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If you are concerned about or negatively impacted by the drinking habits of a family member or friend and want to get advice about what to do, I highly recommend joining an Al-Anon group. This mutual-help organization is a fellowship of ordinary, everyday people who experience distress with someone else’s drinking. Meetings are not run by mental health professionals or addictions counselors, because this group is about grassroots—about people with first-hand experience helping others like themselves. It’s a highly effective way of building trust.

Al-Anon is based upon Alcoholics Anonymous, the first 12-Step group in the United States. Al-Anon is for adults, and Alateen is for youth who are impacted by the alcoholism of relatives or friends. Many who come to Al-Anon/Alateen are feeling concerned, frustrated, and hopeless that circumstances might never change. Members share their experience , strength , and hope for better relationships and improved quality of life.

In this blog, I focus on Al-Anon, because I have personal experience with it. When my former husband’s drinking became a big problem in 2013, I felt bewildered, mortified, anxious, angry, and overwhelmed. The experience was such an emotional upheaval that a colleague encouraged me to attend an Al-Anon group. I’m so glad I did! I hope my experiences and insights, which I describe below, might inspire you in some way to take positive action for yourself.


At every Al-Anon meeting, the group secretary asks a specific question to start the evening’s conversation: “Are there any anniversaries of a year or more that we can help celebrate?” In December of 2022, I proudly announced my nine-year Al-Anon Anniversary as the group members all clapped and congratulated me. For the uninitiated, this may not seem like a very big deal. For me, it was a reminder of where I started and how far I had come. With every passing year, I continue to grow in my recovery. Here are nine things I have learned through the nine-year experience and through the strength and hope of many people in the Al-Anon program.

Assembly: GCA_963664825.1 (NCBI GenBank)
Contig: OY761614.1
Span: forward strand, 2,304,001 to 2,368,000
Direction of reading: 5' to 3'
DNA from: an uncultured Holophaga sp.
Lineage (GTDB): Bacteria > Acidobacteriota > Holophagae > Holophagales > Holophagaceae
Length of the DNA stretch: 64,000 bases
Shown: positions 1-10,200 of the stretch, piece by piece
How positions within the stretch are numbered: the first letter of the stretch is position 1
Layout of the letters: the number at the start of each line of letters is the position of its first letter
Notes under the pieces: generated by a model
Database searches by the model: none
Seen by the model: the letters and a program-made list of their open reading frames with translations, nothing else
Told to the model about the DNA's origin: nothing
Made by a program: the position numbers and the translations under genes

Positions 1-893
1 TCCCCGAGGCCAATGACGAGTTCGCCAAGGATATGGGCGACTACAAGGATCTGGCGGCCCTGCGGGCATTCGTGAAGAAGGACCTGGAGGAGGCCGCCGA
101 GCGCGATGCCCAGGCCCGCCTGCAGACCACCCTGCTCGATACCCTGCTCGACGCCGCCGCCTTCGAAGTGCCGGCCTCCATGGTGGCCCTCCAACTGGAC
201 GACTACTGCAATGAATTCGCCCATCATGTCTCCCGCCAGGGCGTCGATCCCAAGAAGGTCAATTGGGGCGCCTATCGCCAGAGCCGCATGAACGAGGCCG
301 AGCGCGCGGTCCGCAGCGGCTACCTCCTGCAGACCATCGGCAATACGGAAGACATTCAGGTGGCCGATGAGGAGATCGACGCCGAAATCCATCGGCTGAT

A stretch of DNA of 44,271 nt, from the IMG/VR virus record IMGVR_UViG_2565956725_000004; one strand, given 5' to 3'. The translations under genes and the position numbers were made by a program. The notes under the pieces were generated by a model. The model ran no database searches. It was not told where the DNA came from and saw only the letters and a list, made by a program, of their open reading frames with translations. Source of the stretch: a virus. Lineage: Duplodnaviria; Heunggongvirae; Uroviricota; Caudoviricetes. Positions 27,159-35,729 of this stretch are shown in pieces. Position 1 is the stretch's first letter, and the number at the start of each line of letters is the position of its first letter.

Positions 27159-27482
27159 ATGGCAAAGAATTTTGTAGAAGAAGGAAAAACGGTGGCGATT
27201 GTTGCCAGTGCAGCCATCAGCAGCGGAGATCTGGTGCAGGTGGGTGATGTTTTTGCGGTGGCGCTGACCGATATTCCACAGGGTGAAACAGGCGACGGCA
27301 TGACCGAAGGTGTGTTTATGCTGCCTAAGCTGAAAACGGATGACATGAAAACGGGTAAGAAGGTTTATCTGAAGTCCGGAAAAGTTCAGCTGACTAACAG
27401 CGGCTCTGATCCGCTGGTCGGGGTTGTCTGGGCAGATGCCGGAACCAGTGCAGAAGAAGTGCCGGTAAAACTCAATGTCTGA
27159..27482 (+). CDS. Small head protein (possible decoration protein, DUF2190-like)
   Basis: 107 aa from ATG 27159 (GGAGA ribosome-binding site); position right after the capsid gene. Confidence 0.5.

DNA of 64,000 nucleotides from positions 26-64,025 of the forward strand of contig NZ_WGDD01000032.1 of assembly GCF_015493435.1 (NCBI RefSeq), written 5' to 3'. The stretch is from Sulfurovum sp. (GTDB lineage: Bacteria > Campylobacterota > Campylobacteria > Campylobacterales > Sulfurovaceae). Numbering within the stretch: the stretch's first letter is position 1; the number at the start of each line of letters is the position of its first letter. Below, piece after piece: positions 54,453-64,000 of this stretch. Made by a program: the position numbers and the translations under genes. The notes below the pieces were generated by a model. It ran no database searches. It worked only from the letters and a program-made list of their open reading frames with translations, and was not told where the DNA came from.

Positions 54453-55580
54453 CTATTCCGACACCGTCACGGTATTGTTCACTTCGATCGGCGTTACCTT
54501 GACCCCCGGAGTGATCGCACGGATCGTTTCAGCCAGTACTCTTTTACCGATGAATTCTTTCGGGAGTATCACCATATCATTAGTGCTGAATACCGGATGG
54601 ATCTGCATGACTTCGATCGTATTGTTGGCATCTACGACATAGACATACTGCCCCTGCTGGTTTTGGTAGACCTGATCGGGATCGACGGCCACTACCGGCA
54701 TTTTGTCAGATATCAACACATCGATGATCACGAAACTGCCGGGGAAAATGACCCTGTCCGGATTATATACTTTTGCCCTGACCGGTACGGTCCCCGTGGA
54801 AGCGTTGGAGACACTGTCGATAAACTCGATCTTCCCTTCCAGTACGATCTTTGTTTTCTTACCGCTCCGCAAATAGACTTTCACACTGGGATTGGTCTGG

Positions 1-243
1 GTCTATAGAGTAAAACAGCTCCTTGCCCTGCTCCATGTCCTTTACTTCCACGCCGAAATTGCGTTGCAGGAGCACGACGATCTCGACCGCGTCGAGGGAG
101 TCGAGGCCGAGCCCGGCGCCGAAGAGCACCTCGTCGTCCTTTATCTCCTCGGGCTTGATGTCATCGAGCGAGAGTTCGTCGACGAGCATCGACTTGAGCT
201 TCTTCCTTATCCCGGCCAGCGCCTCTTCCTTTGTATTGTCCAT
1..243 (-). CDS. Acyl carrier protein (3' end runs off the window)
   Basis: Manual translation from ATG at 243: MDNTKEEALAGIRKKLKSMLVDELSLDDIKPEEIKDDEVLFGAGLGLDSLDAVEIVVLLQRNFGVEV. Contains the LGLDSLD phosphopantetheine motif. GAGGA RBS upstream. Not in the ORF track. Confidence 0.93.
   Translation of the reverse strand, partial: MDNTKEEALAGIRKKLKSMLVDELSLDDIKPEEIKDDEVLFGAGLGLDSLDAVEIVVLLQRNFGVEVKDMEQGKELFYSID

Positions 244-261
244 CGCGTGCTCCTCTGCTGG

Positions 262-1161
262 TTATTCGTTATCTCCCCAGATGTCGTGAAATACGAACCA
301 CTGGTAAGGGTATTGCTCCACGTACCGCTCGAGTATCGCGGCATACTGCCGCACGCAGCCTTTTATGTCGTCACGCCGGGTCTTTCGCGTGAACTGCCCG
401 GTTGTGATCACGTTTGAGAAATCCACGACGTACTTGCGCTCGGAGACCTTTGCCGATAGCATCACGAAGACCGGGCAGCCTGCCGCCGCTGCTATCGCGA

I can still remember my first Al-Anon meeting like it was yesterday. It was almost 8 pm on a Friday night in mid-December 2013 when I pulled into the parking lot of the church where the meeting was being held. I parked and sat in my car, terrified and curious at the same time. Would anyone recognize me? What would they think? Would they think any less of me personally and professionally? What would I say to them about my being here? Could this program possibly help me? I took a deep breath and walked in. I saw chairs set up in a circle and about ten people were already in the room. Many of them seemed to know each other. They were smiling and laughing! I did not understand that: nothing about alcoholism seemed very funny to me. Three of the women I met that night are still part of my life today. They shared their phone numbers with me and encouraged me to “keep coming back.” They gave me a Newcomer’s Packet that had pamphlets and a bookmark in it. For the first time in a long time, I did not feel alone: there were other spouses and family members of alcoholics who were struggling.